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Offshore oil drilling: European Commission envisages EU safety rules

Commission Européenne - IP/10/1324   13/10/2010

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IP/10/1324

Brussels, 13 October 2010

Offshore oil drilling: European Commission envisages EU safety rules

The European Commission for the very first time envisages comprehensive EU legislation on oil platforms aimed at ensuring the highest safety standards in the world. In the Communication on the safety of oil and gas activities the Commission contemplates new EU standards, including criteria for granting drilling permits, controls of the rigs and safety control mechanisms.

Günther Oettinger, Commissioner for Energy, said: "Safety is non negotiable. We have to make sure that a disaster similar to the one in the Gulf of Mexico will never happen in European waters. This is why we propose that best practices already existing in Europe will become the standard throughout the European Union."

In the Communication, the Commission recommends specific EU legislation on oil platforms, indicating that a formal proposal could be tabled early next year. Such an EU wide approach is deemed necessary, as the environmental, economic and social damages caused by a possible offshore accident do not know borders.

The Communication covers standards on the prevention, the response and the financial liability:

  • Granting permits: When granting licences for new drillings, Member States will have to make sure that the oil companies meet key EU requirements: Companies must have a contingency plan and prove that they have the financial means available to them to pay for environmental damage caused in the event of an accident.

  • Controls: Oil platforms are controlled by national authorities. These supervision tasks of national authorities should be evaluated by independent experts.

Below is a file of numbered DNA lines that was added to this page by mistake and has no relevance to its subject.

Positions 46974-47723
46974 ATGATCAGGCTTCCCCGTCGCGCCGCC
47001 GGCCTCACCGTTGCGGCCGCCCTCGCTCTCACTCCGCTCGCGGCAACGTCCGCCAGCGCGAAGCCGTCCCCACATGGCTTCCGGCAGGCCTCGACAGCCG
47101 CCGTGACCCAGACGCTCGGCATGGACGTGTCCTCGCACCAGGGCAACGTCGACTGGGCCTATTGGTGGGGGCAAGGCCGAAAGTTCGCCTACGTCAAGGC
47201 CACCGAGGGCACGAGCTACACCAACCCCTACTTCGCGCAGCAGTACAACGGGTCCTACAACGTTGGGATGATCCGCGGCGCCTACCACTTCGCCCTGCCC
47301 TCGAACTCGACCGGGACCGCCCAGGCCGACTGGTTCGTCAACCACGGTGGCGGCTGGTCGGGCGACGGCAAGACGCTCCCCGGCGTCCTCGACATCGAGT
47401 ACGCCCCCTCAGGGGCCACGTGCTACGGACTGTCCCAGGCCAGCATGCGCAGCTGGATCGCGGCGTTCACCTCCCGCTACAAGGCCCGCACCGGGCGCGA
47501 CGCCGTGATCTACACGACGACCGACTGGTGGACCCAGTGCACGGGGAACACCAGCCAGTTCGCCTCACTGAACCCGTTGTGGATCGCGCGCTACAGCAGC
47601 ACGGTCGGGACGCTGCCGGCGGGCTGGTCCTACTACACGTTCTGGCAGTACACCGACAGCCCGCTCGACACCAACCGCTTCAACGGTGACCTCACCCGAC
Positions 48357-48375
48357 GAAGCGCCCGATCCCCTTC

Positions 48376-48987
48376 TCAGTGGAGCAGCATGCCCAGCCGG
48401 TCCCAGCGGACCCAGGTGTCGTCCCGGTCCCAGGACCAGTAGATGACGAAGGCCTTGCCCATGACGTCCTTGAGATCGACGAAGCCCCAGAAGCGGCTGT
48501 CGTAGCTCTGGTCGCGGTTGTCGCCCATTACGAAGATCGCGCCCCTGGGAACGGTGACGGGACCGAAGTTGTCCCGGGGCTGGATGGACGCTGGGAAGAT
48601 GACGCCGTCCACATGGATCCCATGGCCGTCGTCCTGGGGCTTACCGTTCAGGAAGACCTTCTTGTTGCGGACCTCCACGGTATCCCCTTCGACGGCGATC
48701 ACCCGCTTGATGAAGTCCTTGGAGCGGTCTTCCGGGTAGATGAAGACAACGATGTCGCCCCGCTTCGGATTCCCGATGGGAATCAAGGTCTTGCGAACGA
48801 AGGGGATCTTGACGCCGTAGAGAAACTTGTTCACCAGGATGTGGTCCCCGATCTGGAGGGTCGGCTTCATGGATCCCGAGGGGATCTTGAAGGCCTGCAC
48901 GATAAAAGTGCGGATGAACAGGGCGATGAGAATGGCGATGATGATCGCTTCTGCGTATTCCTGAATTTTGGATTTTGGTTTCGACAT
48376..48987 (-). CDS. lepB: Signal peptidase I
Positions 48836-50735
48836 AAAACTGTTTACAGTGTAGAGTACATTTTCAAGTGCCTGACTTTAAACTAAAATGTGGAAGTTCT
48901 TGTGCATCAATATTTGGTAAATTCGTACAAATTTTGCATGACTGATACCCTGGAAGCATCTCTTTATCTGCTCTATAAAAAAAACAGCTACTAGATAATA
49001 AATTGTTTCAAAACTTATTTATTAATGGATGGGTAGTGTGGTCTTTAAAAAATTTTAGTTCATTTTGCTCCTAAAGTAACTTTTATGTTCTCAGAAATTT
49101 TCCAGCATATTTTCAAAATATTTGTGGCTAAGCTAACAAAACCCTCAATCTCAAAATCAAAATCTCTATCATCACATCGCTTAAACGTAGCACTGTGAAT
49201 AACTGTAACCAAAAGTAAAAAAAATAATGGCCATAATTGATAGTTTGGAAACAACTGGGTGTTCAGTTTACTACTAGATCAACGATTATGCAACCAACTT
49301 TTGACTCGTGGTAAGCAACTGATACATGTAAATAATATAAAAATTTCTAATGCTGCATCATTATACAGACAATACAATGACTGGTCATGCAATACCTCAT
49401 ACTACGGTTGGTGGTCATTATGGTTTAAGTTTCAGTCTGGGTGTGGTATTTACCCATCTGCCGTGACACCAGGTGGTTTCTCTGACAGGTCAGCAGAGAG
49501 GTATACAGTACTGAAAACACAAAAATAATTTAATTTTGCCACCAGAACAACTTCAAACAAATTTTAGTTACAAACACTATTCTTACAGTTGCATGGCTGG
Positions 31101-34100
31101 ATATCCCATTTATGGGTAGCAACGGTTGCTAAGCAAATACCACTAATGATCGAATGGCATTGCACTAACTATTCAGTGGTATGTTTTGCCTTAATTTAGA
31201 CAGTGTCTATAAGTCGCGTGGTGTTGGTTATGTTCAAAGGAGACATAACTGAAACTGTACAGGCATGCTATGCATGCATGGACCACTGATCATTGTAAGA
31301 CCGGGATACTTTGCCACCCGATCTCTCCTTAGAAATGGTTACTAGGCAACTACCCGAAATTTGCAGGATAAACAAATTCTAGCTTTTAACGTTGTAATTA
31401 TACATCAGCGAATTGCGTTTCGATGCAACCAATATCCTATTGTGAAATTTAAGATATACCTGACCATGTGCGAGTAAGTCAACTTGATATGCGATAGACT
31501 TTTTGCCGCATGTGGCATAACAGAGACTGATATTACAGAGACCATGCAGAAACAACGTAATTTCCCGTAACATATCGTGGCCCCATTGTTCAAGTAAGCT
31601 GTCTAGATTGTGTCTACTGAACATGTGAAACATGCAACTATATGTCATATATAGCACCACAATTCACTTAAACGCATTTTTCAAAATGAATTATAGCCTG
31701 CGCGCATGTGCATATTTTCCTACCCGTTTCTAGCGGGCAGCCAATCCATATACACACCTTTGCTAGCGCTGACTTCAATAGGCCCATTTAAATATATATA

• Standards for safety equipment: Technical standards will ensure that only control equipment meeting the highest safety standards will be allowed. This includes in particular blow out preventers.

  • Damages/Response: Oil companies have to clean up and remedy the damage caused to the environment following an accident within a zone of maximal 200 nautical miles from the coast. The European Maritime Safety Agency (EMSA), presently focussing on pollution caused by ships will also help on those caused by oil platforms.

  • International: The Commission will work for implementing existing international conventions and new common initiatives.

Background:

Following the disaster in the Gulf of Mexico on 20 April 2010, the European Commission has screened existing rules on oil platforms. Although safety standards in the EU industry are generally high, the rules often vary from a company to company and legislation differs from one Member State to another. Certain safety aspects are also governed by existing EU legislation, such as the EU environmental Liability Directive, the Waste Framework Directive. The analysis showed however that an overhaul and a more coherent legal framework is needed, if the highest safety standard should be assured.

The 2010 Commission's Report on Environmental Liability can be found here:

http://ec.europa.eu/environment/legal/liability/index.htm

http://ec.europa.eu/energy/oil/offshore/standards_en.htm


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